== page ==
Gumball machines evoke memories of childhood. These machines dispense an individual gumball for a nominal fee, often 25 cents. The machines, which contain multi-colored, flavored gumballs, have been around since 1907, according to Gumballs.com. Due to their popularity, some people even buy gumball machines for home use. It is not difficult to dismantle and operate the machine and requires only a bit of time and patience.
- 25-cent coin or screwdriver
Filling the Machine
Grip the top of the machine, at the globe, firmly with one hand. With your other hand, take the 25-cent coin or screwdriver, insert it into the groove in the top of the screw plug and turn it counter-clockwise.
Remove the screw plug and the cap, setting both aside.
Pour the gumballs gently into the globe, placing them in handfuls with clean hands if it is completely empty. This keeps the glass from chipping or breaking.
Place the cap back on the top and insert the screw plug.
Take the quarter or screwdriver, insert it into the groove and screw the plug back in by turning the coin clockwise clockwise.
Make sure there are no gumballs left in the machine. Repeat the initial process for filling the machine, stopping before the addition of gumballs.
Lift off the nut, retaining ring, glass globe and brush plate from the body. Set all of them aside carefully.
Place one hand firmly on the body and with the other lift up the adjustable wheel. Set it aside.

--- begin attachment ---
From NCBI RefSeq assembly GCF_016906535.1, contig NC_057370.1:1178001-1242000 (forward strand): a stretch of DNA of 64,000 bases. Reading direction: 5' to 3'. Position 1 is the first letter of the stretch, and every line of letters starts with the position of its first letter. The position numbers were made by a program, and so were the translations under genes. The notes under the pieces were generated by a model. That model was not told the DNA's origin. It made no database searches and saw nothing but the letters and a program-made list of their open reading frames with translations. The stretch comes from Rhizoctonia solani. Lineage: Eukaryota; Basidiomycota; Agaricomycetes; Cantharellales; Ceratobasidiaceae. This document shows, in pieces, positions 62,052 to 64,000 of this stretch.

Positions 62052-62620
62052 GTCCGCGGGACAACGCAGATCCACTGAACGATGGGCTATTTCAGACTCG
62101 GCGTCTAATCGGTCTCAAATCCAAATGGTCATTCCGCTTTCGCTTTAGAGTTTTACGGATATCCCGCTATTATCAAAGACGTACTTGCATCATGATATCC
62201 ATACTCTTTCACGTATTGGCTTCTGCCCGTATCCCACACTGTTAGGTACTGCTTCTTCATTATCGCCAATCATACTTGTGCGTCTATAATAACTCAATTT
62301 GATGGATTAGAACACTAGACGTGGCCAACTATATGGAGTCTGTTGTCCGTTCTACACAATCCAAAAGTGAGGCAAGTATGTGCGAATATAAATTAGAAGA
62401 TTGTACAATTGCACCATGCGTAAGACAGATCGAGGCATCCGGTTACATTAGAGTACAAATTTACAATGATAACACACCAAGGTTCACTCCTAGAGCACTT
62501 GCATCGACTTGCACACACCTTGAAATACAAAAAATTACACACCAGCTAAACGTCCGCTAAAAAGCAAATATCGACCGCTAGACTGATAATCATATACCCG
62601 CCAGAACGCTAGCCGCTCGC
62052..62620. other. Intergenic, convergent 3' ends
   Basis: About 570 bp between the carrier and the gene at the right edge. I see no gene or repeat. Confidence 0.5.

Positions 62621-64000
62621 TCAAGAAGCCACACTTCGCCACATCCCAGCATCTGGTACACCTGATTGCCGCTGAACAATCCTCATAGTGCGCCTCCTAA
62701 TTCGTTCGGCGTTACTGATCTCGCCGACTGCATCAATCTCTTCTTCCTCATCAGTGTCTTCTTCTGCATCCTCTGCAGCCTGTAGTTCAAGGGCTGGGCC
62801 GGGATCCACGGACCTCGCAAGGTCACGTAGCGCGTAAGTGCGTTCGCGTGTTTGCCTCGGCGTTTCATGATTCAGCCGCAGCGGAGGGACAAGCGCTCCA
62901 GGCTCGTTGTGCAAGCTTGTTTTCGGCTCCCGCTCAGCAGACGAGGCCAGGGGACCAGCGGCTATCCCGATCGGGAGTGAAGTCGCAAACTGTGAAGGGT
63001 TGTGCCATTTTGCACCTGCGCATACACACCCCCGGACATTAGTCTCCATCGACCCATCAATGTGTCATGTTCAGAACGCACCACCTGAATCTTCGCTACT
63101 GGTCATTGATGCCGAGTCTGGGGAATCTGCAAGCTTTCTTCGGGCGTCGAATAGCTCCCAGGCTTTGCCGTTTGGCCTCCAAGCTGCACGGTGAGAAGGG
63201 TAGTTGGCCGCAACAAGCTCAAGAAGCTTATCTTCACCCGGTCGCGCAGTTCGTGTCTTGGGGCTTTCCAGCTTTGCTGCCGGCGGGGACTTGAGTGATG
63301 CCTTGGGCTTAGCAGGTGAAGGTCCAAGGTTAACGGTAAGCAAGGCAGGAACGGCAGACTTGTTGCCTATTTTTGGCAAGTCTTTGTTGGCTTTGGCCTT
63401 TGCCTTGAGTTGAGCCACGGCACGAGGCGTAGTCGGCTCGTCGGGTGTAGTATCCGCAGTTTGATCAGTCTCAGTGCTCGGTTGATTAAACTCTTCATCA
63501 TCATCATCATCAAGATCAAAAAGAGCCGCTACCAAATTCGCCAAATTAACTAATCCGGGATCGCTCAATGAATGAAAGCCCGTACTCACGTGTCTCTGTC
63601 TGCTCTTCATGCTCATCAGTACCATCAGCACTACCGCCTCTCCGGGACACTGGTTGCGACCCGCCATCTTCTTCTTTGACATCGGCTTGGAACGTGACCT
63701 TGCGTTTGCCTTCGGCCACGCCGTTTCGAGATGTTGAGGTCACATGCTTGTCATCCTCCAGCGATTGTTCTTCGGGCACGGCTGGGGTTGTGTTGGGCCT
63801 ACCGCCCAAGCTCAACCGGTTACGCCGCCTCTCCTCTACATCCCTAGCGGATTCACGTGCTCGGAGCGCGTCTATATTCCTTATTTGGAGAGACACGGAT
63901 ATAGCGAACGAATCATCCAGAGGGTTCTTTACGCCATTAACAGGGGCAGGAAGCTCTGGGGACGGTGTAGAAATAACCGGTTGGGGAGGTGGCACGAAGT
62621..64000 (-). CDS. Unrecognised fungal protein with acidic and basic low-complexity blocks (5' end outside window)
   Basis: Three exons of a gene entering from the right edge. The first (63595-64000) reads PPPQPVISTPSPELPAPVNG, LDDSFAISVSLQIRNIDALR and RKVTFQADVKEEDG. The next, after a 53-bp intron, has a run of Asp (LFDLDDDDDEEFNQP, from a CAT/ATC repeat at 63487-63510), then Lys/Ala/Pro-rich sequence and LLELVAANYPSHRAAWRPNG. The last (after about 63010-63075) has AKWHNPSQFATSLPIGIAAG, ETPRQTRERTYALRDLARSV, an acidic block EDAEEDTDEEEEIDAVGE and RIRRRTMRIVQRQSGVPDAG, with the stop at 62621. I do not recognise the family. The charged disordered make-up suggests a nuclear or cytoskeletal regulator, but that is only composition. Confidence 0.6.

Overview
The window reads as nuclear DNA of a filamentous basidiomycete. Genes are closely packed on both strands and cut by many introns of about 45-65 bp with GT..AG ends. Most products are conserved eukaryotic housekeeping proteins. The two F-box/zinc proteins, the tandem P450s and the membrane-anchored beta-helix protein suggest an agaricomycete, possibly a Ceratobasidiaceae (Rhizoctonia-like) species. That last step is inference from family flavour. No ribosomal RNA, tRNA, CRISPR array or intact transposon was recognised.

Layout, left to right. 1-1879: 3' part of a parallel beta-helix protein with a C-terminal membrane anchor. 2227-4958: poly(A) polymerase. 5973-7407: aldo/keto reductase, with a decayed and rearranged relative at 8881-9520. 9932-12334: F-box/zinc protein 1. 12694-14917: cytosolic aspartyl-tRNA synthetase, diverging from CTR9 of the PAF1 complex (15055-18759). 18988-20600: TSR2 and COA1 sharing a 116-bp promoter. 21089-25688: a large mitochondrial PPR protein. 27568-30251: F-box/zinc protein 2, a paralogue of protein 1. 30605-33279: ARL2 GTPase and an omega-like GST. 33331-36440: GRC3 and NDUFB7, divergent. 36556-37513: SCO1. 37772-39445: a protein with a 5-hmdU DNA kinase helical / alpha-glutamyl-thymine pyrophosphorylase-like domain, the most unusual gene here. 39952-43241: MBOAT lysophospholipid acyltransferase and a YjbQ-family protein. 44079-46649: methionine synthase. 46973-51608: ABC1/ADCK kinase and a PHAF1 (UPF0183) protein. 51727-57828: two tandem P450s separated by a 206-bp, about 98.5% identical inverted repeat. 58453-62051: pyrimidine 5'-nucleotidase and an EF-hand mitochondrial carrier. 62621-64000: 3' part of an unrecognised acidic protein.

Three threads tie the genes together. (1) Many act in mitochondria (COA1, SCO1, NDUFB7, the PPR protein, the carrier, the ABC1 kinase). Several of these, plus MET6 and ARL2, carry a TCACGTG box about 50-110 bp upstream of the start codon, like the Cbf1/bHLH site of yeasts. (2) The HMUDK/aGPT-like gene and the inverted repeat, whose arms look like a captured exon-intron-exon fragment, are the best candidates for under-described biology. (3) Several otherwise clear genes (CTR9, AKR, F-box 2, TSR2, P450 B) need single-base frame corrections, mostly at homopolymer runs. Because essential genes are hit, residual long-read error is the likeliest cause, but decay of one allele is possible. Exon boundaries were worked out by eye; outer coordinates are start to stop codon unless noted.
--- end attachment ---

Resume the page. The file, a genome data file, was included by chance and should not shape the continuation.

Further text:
Remove the coins from the body by tilting it. When all coins are gone, place each object back in opposite order with which it was removed, ending with the cap.
Place the screw plug back in the top and place the 25-cent coin or screwdriver in the groove. Turn it clockwise to secure.
While removing the coins, it is a good idea to refill the machine with gumballs after placing the globe, retaining ring and nut back on the body.
This technique works on most common gumball machines from standard makers; however, there are special variations that will require different methods to open.
Office Playground: Gumball Machine Operating InstructionsGumballs: History of Vending Machines and Chewing Gum
Based in Kingston, Canada, Samantha Lowe has been writing for publication since 2006. She has written articles for the "Mars' Hill" newspaper and copy for various design projects. Her design and copy for the "Mars' Hill" won the Associated Collegiate Press Pacemaker award in 2008. Lowe holds an Honors BA from Trinity Western University, and a MSc in Occupational Therapy from Queen's University where she is currently doing her PhD.